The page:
LAWRENCEVILLE - Shannon Marlow testified that when he used an ax to beat his girlfriend to death last year on the eve of Valentine's Day, it was in self-defense.
A Gwinnett County jury of six men and six women didn't buy it.
Marlow, who turned 35 on Wednesday, was convicted Thursday of malice murder, felony murder, aggravated assault and theft by receiving stolen property in the killing of 47-year-old Patricia Rabold.
Gwinnett County Superior Court Judge Dawson Jackson sentenced Marlow to life in prison plus 10 years.
"This was a very brutal murder," Jackson said. "The way and manner of death is horrific."
Before sentencing, the court heard from Rabold's daughter, Rachel, who dabbed away tears and choked up several times while reading a prepared statement. In asking for the maximum sentence for her mother's killer, Rachel spoke of a "wonderful woman" with a "huge heart" - a daughter, sister, mother and aunt - taken far too soon.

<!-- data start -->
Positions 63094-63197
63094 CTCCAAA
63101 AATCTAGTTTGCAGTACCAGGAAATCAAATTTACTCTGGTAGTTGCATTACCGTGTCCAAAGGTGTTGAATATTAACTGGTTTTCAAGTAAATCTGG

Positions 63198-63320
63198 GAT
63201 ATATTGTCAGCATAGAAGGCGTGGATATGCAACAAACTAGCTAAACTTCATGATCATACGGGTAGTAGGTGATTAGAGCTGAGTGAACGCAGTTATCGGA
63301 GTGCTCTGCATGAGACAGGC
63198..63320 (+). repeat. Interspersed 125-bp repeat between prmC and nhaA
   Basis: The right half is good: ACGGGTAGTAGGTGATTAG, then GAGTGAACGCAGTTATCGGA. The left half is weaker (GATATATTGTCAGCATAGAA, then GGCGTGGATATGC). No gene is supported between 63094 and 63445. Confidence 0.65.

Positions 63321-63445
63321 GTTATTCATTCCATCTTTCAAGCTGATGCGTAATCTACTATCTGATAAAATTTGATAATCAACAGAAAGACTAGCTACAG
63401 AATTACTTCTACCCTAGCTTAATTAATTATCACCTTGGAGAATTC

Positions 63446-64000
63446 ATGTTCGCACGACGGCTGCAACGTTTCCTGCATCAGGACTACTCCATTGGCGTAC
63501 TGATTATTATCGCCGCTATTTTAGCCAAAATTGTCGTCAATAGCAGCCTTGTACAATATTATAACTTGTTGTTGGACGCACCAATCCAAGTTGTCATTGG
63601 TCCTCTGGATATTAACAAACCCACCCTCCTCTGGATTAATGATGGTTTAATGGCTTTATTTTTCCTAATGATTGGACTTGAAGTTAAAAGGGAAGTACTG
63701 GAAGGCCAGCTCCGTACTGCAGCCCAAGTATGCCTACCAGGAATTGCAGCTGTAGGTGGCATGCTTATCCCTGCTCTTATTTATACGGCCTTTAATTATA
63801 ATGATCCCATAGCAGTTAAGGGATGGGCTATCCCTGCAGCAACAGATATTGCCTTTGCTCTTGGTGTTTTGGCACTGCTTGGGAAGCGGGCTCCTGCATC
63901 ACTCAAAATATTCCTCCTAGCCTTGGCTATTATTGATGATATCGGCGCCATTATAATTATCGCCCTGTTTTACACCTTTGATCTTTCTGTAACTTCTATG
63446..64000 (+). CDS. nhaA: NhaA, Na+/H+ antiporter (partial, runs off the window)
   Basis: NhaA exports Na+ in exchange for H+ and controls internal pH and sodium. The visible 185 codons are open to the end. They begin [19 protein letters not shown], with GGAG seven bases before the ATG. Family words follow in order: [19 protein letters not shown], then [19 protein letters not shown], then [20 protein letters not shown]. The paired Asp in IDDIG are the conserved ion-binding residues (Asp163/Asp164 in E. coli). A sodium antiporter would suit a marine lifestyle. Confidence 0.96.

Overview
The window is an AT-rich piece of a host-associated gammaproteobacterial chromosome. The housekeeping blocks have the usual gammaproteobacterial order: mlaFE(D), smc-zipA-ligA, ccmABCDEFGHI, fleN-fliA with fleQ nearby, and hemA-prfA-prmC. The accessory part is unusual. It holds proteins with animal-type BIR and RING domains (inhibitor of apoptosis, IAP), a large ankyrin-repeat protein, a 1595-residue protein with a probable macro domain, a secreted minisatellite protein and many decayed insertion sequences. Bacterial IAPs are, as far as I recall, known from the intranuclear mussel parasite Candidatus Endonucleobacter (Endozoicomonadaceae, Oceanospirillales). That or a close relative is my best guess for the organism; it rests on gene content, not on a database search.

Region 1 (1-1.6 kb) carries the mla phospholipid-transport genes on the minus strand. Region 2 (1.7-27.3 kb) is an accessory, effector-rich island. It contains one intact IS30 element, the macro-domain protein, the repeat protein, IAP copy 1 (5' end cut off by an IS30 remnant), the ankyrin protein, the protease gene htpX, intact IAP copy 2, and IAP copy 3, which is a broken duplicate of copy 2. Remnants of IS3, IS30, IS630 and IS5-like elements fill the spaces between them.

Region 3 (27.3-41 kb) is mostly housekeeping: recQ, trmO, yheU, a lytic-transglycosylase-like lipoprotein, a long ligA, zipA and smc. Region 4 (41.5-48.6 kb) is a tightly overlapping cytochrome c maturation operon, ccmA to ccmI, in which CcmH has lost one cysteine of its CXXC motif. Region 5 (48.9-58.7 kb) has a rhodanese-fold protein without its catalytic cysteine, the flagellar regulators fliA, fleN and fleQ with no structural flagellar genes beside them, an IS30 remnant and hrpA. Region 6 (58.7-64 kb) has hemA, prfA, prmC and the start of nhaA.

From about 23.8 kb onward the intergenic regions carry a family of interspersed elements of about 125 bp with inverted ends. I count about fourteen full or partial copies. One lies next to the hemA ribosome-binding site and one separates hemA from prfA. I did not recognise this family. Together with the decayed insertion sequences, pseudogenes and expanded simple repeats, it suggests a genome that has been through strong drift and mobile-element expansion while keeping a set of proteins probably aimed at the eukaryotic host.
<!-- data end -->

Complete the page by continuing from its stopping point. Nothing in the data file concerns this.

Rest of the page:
"You took my last living parent in a cruel and violent way," she said, adding that only Marlow knew the truth that would evidently never come out.
Marlow was entitled to address the court but declined, simply telling his attorney, "I don't have anything to say."
At the time of the killing, Marlow said, he had been awake for five days during a crack cocaine binge. He initially told investigators he "freaked out" because he was paranoid and believed Rabold was in cahoots with a hitman. He later recanted, saying he lied to lay the foundation for an insanity plea.
Marlow said he only killed Rabold - whom he described as a hard-drinker who would "fight you like a man" - after she came at him with a knife.
"I didn't know Georgia recognized the self-defense law," he testified Wednesday.
Court records show Rabold was arrested in 2007 on battery charges involving family violence, though it is unclear who the alleged victim was.
After he knocked Rabold to the floor by punching her in the face, he said, he grabbed an ax sitting by the front door of the Edgemoor Drive home and struck her three times with its blunt end.
Chief Medical Examiner Dr. Carol Terry said Rabold was hit at least five times with the tool's blade, breaking bones and causing several lacerations, including a nearly severed finger. To Terry, this showed Rabold was trying to defend herself.
Assistant District Attorney Maggie Benson, who prosecuted the case, said Marlow will be eligible for parole in 30 years.